Reading & Literacy

Texas Couple Establishes $100,000 Teacher Reward

By Joetta L. Sack — October 04, 2005 1 min read
  • Save to favorites
  • Print

If a doctor, lawyer, or business professional can earn a six-figure salary, then good teachers deserve financial rewards as well, a Houston couple says.

Nancy and Rich Kinder have partnered with the KIPP Academies, a network of charter schools that offer an intensive college-prep program, to give an exceptional K-12 teacher each year the $100,000 Kinder Excellence in Teaching Award. The award, which Mr. Kinder conceived to honor his mother, a former teacher, is believed to be the largest unrestricted gift given to a teacher. The Kinders, who are also major Republican Party contributors, have worked with KIPP Academies on a separate award for KIPP teachers. Mr. Kinder is the chairman and chief executive officer of Kinder Morgan Inc., an energy supplier in Houston.

Candidates must be teaching full time in a public or private school where at least 50 percent of the students qualify for free or reduced-price lunches. The teacher must have measurable academic results in the classroom, judged by students’ scores on national or state standardized tests. KIPP Academy teachers are ineligible. A panel of education experts and leaders will choose the recipient, who can spend the money any way he or she wants. Nominations are due Dec. 31, and the winner will be announced next summer. For more information, go to, or call (415) 531-5396.

A version of this article appeared in the October 05, 2005 edition of Education Week


This content is provided by our sponsor. It is not written by and does not necessarily reflect the views of Education Week's editorial staff.
Classroom Technology Webinar
Academic Integrity in the Age of Artificial Intelligence
As AI writing tools rapidly evolve, learn how to set standards and expectations for your students on their use.
Content provided by Turnitin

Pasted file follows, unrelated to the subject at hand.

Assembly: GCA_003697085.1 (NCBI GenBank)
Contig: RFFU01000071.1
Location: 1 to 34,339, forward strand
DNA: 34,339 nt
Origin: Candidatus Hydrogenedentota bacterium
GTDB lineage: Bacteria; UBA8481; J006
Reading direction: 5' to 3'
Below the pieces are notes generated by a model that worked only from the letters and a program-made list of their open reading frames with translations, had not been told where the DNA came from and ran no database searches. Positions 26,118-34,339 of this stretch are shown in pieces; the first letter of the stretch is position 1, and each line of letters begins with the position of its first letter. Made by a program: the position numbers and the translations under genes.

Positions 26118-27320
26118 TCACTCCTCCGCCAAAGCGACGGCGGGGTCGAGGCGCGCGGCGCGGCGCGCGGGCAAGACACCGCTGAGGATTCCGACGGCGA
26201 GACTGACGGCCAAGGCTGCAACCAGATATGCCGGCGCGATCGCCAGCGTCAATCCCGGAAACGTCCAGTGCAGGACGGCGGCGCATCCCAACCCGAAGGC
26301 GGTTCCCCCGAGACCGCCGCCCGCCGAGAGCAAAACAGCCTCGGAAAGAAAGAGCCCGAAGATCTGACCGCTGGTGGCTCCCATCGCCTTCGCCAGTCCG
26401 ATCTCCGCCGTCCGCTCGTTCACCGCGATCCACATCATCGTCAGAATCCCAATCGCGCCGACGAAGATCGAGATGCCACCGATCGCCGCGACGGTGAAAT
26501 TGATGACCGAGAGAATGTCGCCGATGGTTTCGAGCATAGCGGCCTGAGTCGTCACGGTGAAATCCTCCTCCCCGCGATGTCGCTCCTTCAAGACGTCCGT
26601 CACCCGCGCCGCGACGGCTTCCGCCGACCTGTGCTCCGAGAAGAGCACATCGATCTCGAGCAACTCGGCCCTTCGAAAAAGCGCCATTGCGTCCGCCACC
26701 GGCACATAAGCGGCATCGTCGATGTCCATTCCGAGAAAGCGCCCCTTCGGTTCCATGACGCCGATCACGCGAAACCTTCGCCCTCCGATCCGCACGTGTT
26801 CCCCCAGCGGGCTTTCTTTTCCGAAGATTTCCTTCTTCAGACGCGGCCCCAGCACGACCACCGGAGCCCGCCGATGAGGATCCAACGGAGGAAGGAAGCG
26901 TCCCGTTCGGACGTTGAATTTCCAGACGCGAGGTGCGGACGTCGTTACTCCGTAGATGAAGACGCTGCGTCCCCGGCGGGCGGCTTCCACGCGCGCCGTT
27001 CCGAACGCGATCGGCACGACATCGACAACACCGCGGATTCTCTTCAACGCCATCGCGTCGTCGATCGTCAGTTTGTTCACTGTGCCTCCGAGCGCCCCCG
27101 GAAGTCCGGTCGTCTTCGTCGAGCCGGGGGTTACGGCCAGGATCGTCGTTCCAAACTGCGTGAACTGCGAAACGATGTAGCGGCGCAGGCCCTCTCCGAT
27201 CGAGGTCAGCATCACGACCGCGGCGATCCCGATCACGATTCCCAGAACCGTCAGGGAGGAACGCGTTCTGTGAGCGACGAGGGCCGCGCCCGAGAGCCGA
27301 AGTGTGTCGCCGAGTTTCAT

Recruitment & Retention Live Online Discussion A Seat at the Table: Chronic Teacher Shortage: Where Do We Go From Here?  
Join Peter DeWitt, Michael Fullan, and guests for expert insights into finding solutions for the teacher shortage.
This content is provided by our sponsor. It is not written by and does not necessarily reflect the views of Education Week's editorial staff.
Reading & Literacy Webinar
The Science of Reading: Tools to Build Reading Proficiency
The Science of Reading has taken education by storm. Learn how Dr. Miranda Blount transformed literacy instruction in her state.
Content provided by hand2mind

EdWeek Top School Jobs

Teacher Jobs
Search over ten thousand teaching jobs nationwide — elementary, middle, high school and more.
View Jobs
Principal Jobs
Find hundreds of jobs for principals, assistant principals, and other school leadership roles.
View Jobs
Administrator Jobs
Over a thousand district-level jobs: superintendents, directors, more.
View Jobs
Support Staff Jobs
Search thousands of jobs, from paraprofessionals to counselors and more.
View Jobs

Read Next

Reading & Literacy Download How to Integrate Writing Throughout Your Elementary Reading Program (Download)
Our resource can help orient your classroom, building, or district's approach to elementary-level writing instruction.
1 min read
Close crop of an elementary school, black girl in class focused on writing in a book.
Reading & Literacy English Teachers Should Teach More Nonfiction, National Group Says. Here's How
Nonfiction memoirs, essays, and journalism can enrich students' perspectives, says the National Council of Teachers of English.
6 min read
Hispanic school teacher reading aloud to her young students
Reading & Literacy How Does Writing Fit Into the ‘Science of Reading’?
Writing in the early grades is often segmented off from reading. Research suggests teaching them together is both efficient and effective.
7 min read
White and Black elementary girls sitting side by side at their desks and writing in their notebooks while having a class at school. Their classmates are in the  blurred background.